Newest Blackhawks come to Kentucky

Story and photos by: Spc. Abe Morlu, 133rd Mobile Public Affairs Detachment

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Chief Warrant Officer Wallace Kand, a UH-60 Black Hawk pilot, performs preflight checks on the helicopter prior to a training mission at the Boone National Guard Center in Frankfort, Ky., Sept. 23, 2015. These Kentucky Guard pilots train as much as they can to stay current and be ever ready should they be called upon. U.S. Army National Guard photo by Spc. Abe Morlu

FRANKFORT, Ky. –In its ongoing mission to support both state and federal missions, the Kentucky National Guard has added a new flight facility at the Boone National Guard Center. Along with the facility is a fleet of 16 new helicopters as well.

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Construction is coming to a close on the new hangar to house the 20 aircraft used by the KYNG. That fleet consists of ten brand-new UH-60M Blackhawks, six two-year-old UH-72A Lakotas, three UH-60L (older model) Blackhawks, and one C-12 (King Air) Huron Airplane. The C-12 is currently housed in a hangar at the Capital City Airport leased by the KYNG.

“For the first time since 1983, when the Kentucky Guard was the first Guard unit to receive Blackhawks, all the aircraft will be able to fit in one building,” said Chief Warrant Officer Gerald Carroll, aviation safety officer for the Army Aviation Support Facility. The original hangar was constructed in 1972, and housed both the UH-1 Iroquois and OH-58 Kiowa.

“These were much smaller aircraft so was no problem storing them in the hangar,” according to Carroll.

Once the UH-60L arrived in 1983 that was no longer the case. Aircraft had to be left outside due to the lack of hangar space. “It is not ideal to store the craft outside because they are susceptible to damage from Mother Nature,” said Staff Sgt. Daryl Casey, a crew chief at the AASF.

Corrosion and lightning strikes are the nemesis of aircraft. They can cause millions of dollars of damages. “Lightning can damage bearings as well as the hull of the craft on its escape,” said Chief Warrant Officer Stephanie Motley, one of the instructor pilots for the new UH-60 mike model aircraft.

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Kentucky Guardsmen and members of the Djibouti military board a UH-60M Blackhawk at Fort Knox, Ky., Sept. 16, 2015. During the Djibouti delegation’s visit to Kentucky, the new Blackhawks provided aerial tours of Kentucky Guard facilities as part of the National Guard’s State Partnership Program. (U.S. Army National Guard photo by Staff Sgt. Scott Raymond)

Not only will the new facility keep the aircraft out of the elements saving the Kentucky Guard from high costs in maintenance and repair, but it will also save energy consumption. The new facility will allow more natural light to enter during the day, relieving the reliance on electric lighting to preform daily tasks. This change directly eased the budget strains created by high energy costs.

Should there not be enough sunlight to illuminate the hangar, electric lighting can be used. However the electricity to turn the lights on does not come from the local power company. It is produced by the solar array installed on the roof of the hangar.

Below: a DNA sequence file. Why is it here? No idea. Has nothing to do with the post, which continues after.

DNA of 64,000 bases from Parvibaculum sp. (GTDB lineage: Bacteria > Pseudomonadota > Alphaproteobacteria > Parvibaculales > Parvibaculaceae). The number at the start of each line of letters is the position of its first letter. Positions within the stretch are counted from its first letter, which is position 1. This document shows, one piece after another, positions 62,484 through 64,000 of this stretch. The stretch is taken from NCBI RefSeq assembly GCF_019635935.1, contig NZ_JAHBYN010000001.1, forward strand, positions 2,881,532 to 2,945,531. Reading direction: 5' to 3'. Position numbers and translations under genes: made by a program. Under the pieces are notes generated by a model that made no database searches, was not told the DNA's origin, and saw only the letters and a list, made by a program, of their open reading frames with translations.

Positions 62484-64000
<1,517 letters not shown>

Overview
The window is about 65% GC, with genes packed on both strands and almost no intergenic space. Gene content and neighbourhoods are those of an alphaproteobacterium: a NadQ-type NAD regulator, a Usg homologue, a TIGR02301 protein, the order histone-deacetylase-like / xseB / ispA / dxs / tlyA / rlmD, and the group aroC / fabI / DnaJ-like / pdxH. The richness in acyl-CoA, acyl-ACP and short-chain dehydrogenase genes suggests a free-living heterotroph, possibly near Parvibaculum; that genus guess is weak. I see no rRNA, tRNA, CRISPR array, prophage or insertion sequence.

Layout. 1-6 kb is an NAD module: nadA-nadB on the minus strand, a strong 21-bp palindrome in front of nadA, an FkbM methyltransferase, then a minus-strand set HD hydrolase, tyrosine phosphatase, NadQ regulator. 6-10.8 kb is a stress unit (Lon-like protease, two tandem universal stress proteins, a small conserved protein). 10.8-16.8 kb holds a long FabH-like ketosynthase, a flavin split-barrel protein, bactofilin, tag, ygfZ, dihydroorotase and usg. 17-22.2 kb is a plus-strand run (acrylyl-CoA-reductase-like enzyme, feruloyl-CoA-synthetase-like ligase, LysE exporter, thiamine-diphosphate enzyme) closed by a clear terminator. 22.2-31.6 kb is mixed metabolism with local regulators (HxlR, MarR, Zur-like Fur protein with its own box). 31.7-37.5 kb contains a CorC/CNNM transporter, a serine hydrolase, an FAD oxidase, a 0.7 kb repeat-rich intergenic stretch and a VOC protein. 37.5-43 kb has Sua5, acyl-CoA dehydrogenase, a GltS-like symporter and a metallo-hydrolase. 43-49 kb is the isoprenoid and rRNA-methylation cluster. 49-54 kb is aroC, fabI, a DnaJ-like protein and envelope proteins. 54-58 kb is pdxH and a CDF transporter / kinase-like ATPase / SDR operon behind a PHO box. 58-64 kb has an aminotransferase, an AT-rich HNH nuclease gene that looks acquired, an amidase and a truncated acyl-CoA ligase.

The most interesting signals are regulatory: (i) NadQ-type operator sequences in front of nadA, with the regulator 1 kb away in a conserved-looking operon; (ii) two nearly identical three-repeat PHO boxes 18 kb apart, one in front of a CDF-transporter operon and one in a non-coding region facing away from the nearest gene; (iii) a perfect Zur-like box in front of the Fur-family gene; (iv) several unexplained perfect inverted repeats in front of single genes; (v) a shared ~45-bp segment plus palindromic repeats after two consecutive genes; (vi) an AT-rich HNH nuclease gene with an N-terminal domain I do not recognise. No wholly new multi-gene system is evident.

Gone are the days of heating the hangar with vents high up on the ceiling. The floors of the new hangar use geothermal energy to heat itself. They bring the heat closer to the crew and not inefficiently blowing down from above as hot air rises.

“The new technologies and availability of necessary outlets, allow us to better maintain the new Mikes,” said Chief Warrant Officer Stuart Lindfors,” a UH-60 instructor pilot.

Servicing the new helicopters is the same as its predecessor however, there are a few new parts alien to the UH-60L which require maintenance. The new model has new systems such as a rotor brake, said Casey.

“It’s like working on a 2000 Ford truck versus working on a 2015 Ford truck,” Casey said. “It pretty much works the same but has a few extra bells and whistles.”

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An overhead view of the new Army Aviation Support Facility at the Boone National Guard Center in Frankfort, Ky., Sept. 23, 2015. The new AASF is spacious enough for all the aircraft to be stored indoors, and it is also very energy efficient using solar and other natural power sources. (U.S. Army National Guard photo by Spc. Abe Morlu)

One of those bells and whistles is the hover hold function present in the new model. It allows the pilot to hold a set altitude and position with no input form the pilot. No more having to fight with external forces to hold position as in the older model.

“They are both great aircraft but, the new technology helps us better use our skills learned in training,” said Chief Warrant Officer Wallace Kand, a recent graduate of the UH-60M flight course.

“No longer will we envy the equipment and facilities of other states,” said Carroll. “Kentucky is a leader when it comes to Army aviation.”

Spirits are high with anticipation of beginning operations in the new facility as well. It will be the first time in almost 40 years being able to house and maintain all the aircraft indoors.

“We have accomplished so much with our antiquated equipment and facilities over the years,” said Col. Brian Abney, commander of the AASF. “I cannot wait to see what we will produce with the new facilities.”

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